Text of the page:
9-year-old triplets from Hertfordshire make blankets for the homeless using crisp packets


A set of nine-year-old triplets from Hertfordshire are proving that you are never too young to make a difference.

Harry, Indigo and Lottie Van Beers, from Ashwell near Baldock, have set up a YouTube channel called 'The Eco Triplets' to show people how to protect the environment.Their latest video highlights the launch of their new project - The Great Big Crisp Packet Campaign.

The triplets have set up 'The Great Big Crisp Packet Campaign'. Credit: ITV News Anglia.

The youngsters are setting up crisp packet collection points at schools and community groups so the wrappers can be taken to TerraCycle to be recycled or made into blankets for homeless people.

We started when we found out that crisp packets are so bad for the environment and we had to do something about it...You can start a collection box at your school... It helps to save our environment and the world is the kid's future and if we grow up to have a really rubbish place our kids aren't going to enjoy it.

Harry, Indigo and Lottie Van Beers, The Eco Triplets
Walkers is aiming to make its packaging 100 percent recyclable, compostable or biodegradable by 2025. Credit: ITV News Anglia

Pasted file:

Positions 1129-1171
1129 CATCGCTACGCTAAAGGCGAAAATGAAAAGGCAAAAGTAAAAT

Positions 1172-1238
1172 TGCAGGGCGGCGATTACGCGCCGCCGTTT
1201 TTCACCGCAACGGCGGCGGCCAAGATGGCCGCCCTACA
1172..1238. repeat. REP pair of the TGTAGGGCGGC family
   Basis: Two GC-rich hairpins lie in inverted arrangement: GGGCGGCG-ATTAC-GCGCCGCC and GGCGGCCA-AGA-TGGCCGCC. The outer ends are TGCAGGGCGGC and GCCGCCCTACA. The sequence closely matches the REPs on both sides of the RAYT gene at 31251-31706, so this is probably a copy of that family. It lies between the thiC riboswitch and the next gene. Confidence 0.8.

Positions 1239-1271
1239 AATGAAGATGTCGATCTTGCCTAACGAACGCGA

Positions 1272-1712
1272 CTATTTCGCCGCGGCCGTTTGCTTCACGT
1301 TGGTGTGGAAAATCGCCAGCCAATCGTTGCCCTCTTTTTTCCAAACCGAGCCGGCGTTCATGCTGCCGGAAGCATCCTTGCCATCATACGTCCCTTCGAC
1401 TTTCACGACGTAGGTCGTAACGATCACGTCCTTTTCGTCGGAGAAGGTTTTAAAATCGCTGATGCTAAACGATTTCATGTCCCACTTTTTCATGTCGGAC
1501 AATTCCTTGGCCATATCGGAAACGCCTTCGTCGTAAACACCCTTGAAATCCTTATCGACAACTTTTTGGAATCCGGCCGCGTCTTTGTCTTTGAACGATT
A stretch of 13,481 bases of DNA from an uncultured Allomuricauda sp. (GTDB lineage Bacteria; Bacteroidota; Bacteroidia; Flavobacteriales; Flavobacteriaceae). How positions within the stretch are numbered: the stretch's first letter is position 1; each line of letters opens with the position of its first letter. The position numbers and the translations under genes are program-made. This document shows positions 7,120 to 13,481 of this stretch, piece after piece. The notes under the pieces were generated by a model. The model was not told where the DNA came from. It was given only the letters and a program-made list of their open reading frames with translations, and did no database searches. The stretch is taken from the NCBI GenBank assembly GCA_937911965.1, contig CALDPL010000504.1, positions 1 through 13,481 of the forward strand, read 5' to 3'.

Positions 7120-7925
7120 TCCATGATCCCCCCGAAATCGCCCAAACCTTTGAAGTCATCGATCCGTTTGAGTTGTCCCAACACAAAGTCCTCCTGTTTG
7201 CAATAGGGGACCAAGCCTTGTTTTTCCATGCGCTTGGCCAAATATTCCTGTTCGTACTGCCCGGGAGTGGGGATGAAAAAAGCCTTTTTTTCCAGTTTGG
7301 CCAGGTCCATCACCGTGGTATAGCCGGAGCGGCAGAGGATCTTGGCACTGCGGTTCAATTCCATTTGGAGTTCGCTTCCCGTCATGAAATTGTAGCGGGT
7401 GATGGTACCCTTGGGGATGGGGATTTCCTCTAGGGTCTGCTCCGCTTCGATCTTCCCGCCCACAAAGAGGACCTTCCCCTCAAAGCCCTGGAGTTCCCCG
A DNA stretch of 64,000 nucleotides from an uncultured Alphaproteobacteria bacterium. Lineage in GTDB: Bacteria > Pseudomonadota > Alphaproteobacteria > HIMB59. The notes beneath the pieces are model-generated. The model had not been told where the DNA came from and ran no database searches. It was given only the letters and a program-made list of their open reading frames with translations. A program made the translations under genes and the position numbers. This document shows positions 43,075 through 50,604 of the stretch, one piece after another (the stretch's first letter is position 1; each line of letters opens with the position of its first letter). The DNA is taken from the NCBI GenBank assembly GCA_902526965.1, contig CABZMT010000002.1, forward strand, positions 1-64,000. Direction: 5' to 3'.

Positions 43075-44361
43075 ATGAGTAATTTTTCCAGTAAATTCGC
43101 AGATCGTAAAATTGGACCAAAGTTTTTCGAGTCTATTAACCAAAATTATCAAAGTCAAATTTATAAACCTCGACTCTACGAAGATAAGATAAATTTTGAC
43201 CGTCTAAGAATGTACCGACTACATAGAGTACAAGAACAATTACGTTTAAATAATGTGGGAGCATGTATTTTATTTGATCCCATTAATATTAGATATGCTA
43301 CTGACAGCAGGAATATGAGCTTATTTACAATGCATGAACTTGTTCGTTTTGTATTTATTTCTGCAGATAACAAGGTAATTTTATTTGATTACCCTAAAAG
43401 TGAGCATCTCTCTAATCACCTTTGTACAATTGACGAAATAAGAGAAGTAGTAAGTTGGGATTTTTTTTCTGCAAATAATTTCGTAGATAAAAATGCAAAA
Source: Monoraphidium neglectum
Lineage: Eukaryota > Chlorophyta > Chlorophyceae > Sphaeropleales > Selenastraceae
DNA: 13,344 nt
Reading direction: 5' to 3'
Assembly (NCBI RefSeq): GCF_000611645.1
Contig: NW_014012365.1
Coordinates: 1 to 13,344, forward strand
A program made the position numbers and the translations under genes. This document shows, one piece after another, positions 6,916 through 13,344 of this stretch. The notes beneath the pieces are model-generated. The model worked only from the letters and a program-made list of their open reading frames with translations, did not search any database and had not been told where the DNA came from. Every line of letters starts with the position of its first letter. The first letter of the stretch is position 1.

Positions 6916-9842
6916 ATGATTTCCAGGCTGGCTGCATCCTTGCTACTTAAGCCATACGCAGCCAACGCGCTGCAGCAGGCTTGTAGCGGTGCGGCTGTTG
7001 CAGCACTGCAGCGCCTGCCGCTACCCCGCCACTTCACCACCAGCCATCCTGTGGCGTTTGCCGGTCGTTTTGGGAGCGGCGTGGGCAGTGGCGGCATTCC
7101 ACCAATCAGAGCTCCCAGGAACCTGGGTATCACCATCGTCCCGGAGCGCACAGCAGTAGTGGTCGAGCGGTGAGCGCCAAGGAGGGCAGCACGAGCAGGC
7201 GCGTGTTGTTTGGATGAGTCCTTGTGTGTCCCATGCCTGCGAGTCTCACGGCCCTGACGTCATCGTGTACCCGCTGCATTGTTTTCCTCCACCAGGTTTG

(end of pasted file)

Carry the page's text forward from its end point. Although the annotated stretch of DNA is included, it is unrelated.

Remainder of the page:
Walkers, alone, produces 11 million crisp packets a day. Two years ago, the company unveiled the UK’s first crisp packet recycling scheme following a high-profile campaign calling for environmentally friendly packaging.

Walkers says it aims to make all its packaging 100 percent recyclable, compostable or biodegradable by 2025.

Harry, Indigo and Lottie. Credit: ITV News Anglia

The triplets have already got schools, scout groups and a football academy on board with their campaign and so far the community has come together to collect thousands of crisp packets for recycling. 

We were looking at ways that we could teach the kids how to shop differently and not consume as much and how we could take care of our planet... they kept saying 'we want our own YouTube channel' so we said why don't we combine the two... we started to look at how many crisp packets are made a day and the fact that they can't be recycled at home and that's when they really wanted to do something.

Carolyn Van Beers, The Eco Triplets' mother
Carolyn Van Beers, The Eco Triplets' mother. Credit: ITV News Anglia

The Eco Triplets make it clear that it is crunch time for non-recyclable crisp packets.

They have started a petition, calling on North East Hertfordshire MP, Sir Oliver Heald, to:

'Raise a question at Prime Minister's Questions about the urgent situation facing plastic pollution and the use of single use plastic particularly in the manufacture of crisps packets, which in the UK is around 20 MILLION a DAY!'

The triplets' community has already collected thousands of crisp packets for recycling. Credit: ITV News Anglia

Find out more about The Eco Triplets' campaign here.


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